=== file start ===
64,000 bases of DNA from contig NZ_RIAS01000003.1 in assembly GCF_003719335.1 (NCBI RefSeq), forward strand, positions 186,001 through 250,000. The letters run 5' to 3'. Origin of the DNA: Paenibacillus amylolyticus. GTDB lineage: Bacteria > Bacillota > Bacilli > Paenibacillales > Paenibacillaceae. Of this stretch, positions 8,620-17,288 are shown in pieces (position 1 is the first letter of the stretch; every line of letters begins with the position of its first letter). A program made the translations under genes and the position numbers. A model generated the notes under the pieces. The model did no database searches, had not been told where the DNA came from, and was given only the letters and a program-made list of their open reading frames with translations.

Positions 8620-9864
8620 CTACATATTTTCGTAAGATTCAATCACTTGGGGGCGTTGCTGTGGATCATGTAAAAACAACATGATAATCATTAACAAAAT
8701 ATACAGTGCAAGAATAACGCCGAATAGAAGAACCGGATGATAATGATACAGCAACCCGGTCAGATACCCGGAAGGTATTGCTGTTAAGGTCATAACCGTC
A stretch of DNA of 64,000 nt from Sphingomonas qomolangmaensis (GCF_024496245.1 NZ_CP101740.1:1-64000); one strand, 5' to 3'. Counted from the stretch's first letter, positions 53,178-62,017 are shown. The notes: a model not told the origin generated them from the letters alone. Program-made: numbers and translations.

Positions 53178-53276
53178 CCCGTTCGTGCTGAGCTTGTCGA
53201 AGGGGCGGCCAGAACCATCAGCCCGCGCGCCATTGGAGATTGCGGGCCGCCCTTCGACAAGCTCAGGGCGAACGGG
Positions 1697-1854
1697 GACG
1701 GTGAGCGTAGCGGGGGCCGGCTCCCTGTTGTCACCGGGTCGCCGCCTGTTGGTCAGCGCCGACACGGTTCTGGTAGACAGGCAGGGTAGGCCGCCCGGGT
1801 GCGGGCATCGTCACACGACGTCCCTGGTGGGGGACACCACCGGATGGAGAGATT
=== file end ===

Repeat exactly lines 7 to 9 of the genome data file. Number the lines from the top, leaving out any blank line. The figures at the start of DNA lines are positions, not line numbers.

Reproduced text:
53178 CCCGTTCGTGCTGAGCTTGTCGA
53201 AGGGGCGGCCAGAACCATCAGCCCGCGCGCCATTGGAGATTGCGGGCCGCCCTTCGACAAGCTCAGGGCGAACGGG
Positions 1697-1854